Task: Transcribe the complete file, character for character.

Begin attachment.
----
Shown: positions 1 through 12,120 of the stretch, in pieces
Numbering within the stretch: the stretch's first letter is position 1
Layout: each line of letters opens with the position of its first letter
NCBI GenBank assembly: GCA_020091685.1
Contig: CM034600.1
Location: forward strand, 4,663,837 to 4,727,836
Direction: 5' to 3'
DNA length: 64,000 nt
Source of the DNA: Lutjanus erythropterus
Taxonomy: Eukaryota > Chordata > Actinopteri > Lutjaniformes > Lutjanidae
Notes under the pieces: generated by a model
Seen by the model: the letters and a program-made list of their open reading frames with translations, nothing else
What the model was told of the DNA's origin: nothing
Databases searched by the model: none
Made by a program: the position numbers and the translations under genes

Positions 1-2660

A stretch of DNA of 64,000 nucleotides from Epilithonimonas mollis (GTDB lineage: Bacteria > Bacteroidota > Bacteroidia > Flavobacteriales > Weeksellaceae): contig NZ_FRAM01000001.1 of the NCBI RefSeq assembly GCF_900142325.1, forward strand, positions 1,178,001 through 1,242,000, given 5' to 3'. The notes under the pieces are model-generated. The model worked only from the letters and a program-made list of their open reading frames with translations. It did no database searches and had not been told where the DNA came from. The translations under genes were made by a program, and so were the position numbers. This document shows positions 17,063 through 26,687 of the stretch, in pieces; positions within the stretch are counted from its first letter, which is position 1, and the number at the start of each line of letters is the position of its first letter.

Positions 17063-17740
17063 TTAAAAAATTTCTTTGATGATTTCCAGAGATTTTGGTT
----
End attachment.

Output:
Shown: positions 1 through 12,120 of the stretch, in pieces
Numbering within the stretch: the stretch's first letter is position 1
Layout: each line of letters opens with the position of its first letter
NCBI GenBank assembly: GCA_020091685.1
Contig: CM034600.1
Location: forward strand, 4,663,837 to 4,727,836
Direction: 5' to 3'
DNA length: 64,000 nt
Source of the DNA: Lutjanus erythropterus
Taxonomy: Eukaryota > Chordata > Actinopteri > Lutjaniformes > Lutjanidae
Notes under the pieces: generated by a model
Seen by the model: the letters and a program-made list of their open reading frames with translations, nothing else
What the model was told of the DNA's origin: nothing
Databases searched by the model: none
Made by a program: the position numbers and the translations under genes

Positions 1-2660

A stretch of DNA of 64,000 nucleotides from Epilithonimonas mollis (GTDB lineage: Bacteria > Bacteroidota > Bacteroidia > Flavobacteriales > Weeksellaceae): contig NZ_FRAM01000001.1 of the NCBI RefSeq assembly GCF_900142325.1, forward strand, positions 1,178,001 through 1,242,000, given 5' to 3'. The notes under the pieces are model-generated. The model worked only from the letters and a program-made list of their open reading frames with translations. It did no database searches and had not been told where the DNA came from. The translations under genes were made by a program, and so were the position numbers. This document shows positions 17,063 through 26,687 of the stretch, in pieces; positions within the stretch are counted from its first letter, which is position 1, and the number at the start of each line of letters is the position of its first letter.

Positions 17063-17740
17063 TTAAAAAATTTCTTTGATGATTTCCAGAGATTTTGGTT